Thursday, March 11, 2010
World Cup storylines to watch
By Jeff Carlisle Special to ESPN.com
For months, just about any World Cup-related concern could be deflected with the phrase, "There's still time." It's been used by coaches whose teams are underperforming. It's been used by players who are attempting to come back from poor form or injury. And it's been espoused by the tournament's organizers in an attempt to reassure the public that any glitches will be taken care of soon.
Yet with the start of the tournament fewer than 100 days away, time is a commodity that is disappearing fast, and the obstacles are beginning to mount in some quarters. With that in mind, here are the storylines to watch between now and the tournament's opening in June.
1. Will the hosts be ready?
It's a question that has been asked practically from the moment South Africa was awarded the tournament back in 2004. The answer has always been a resounding "yes," yet the query persists. At present, published reports indicate that plenty of work remains to be done on the grounds surrounding the Soccer City Stadium in Johannesburg. No crime that, but of greater concern is the inability to maintain a FIFA-quality playing surface at the Mbombela Stadium in Nelspruit. Throw in the long-held concerns about the country's infrastructure, crime and exorbitant travel costs, and the doubts that the hosts can repay FIFA's faith begin to grow.
Of course, Danny Jordaan, chief executive of the 2010 World Cup organizing committee, insists that all will be ready when the first ball is kicked on June 11. He'll no doubt be hoping that at that point, observers of all stripes will be free to turn their attentions to the action on the field.
2. FIFA's bid to fill the stands
As of last week, more than 600,000 tickets remained unsold, a number caused by the worldwide recession as well as the aforementioned steep cost of travel. This led FIFA to reprice many tickets in a bid to enable more South Africans to attend matches. Although this is a noble, inclusive gesture on the part of the game's governing body, it will no doubt cut into the profits that both FIFA and South Africa had hoped to gain from the tournament. It might not be enough to fill the stadiums, either.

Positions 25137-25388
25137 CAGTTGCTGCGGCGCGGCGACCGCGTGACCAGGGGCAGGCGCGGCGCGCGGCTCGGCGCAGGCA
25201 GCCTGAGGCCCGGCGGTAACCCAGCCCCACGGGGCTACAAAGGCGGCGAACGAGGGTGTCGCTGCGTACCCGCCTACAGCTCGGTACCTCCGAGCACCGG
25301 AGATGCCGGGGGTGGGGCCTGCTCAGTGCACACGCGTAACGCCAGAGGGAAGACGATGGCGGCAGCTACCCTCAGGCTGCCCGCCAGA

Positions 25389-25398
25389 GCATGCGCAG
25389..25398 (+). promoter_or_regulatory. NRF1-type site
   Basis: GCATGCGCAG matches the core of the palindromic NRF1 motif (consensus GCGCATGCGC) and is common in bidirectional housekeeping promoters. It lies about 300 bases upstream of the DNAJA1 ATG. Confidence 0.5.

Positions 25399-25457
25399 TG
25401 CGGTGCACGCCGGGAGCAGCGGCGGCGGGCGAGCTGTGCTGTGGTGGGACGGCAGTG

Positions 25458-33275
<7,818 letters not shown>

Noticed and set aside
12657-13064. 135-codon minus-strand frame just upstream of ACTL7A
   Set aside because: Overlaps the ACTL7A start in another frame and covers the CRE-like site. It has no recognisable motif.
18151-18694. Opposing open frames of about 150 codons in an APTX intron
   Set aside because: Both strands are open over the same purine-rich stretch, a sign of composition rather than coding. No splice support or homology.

Wayne Rooney's Manchester United squad has advanced to the Champions League quarterfinals while also battling for the EPL title.
3. Will the tournament's European-based players have anything left?
No World Cup run-up would be complete without talk of the long European club season and its effect on players. And although this explanation is usually trotted out by teams that end up playing poorly, the fact remains that the performers in the world's most competitive leagues will need to find some way to conserve their energy in the coming months. Given that plenty of them will be involved in UEFA Champions League and domestic title races, this will be no easy feat. And chances are that numerous national team coaches won't be shedding any tears if certain clubs -- like Real Madrid and AC Milan -- make an early exit from those competitions.
4. Bafana Bafana's struggles
Whatever off-the-field obstacles remain for South Africa, these pale in comparison, relatively speaking, to the struggles of the national side. No host country has ever failed to reach the second round of the tournament, yet the play of Bafana Bafana has been woeful of late, with a 1-1 tie to 111th-ranked Namibia the latest evidence that they'll be hard-pressed to get past the likes of Mexico, France and Uruguay in Group A.
To be fair, none of South Africa's top foreign-based players, including Steven Pienaar, played in that match, but that will provide only a smidgen of comfort to a side that has won just two of its past 10 games.
5. Capello tries to calm Team Turmoil
In terms of sheer drama generated, England has lapped the field, a feat made all the more impressive by the theater provided by Diego Maradona and Argentina during the past several months.